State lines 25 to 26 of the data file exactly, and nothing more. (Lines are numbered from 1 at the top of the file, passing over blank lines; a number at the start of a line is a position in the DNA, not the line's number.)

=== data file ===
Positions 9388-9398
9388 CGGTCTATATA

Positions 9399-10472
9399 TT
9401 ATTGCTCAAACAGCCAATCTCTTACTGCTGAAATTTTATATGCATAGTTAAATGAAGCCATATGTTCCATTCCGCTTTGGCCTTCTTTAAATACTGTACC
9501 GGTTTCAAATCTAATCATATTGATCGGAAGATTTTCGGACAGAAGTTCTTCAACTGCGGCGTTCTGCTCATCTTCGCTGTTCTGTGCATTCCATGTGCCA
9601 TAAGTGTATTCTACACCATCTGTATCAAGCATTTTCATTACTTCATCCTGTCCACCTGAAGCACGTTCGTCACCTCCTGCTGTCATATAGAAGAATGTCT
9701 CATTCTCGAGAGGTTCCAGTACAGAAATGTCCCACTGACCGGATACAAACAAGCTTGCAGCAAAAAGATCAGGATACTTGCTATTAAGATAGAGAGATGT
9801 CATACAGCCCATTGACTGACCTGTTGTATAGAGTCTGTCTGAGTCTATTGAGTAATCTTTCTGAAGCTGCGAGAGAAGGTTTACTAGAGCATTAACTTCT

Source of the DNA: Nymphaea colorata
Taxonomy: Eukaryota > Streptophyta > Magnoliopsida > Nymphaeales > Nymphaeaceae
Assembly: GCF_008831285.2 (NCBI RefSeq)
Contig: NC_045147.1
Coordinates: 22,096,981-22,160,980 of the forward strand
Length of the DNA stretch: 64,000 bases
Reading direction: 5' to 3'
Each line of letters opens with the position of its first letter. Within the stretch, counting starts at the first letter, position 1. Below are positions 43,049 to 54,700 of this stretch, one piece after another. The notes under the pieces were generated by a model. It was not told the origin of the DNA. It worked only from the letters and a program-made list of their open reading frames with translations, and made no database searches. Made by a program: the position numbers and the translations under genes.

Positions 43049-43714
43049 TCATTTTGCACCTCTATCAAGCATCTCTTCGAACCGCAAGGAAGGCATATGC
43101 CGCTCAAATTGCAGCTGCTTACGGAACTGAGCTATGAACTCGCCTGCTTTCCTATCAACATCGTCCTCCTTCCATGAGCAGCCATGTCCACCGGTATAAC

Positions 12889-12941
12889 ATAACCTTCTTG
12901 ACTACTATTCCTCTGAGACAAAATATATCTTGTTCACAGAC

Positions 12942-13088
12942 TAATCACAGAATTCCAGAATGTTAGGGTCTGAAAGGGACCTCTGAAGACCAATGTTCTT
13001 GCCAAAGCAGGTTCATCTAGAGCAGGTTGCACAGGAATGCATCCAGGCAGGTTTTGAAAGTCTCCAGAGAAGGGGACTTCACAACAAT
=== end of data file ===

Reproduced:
12942 TAATCACAGAATTCCAGAATGTTAGGGTCTGAAAGGGACCTCTGAAGACCAATGTTCTT
13001 GCCAAAGCAGGTTCATCTAGAGCAGGTTGCACAGGAATGCATCCAGGCAGGTTTTGAAAGTCTCCAGAGAAGGGGACTTCACAACAAT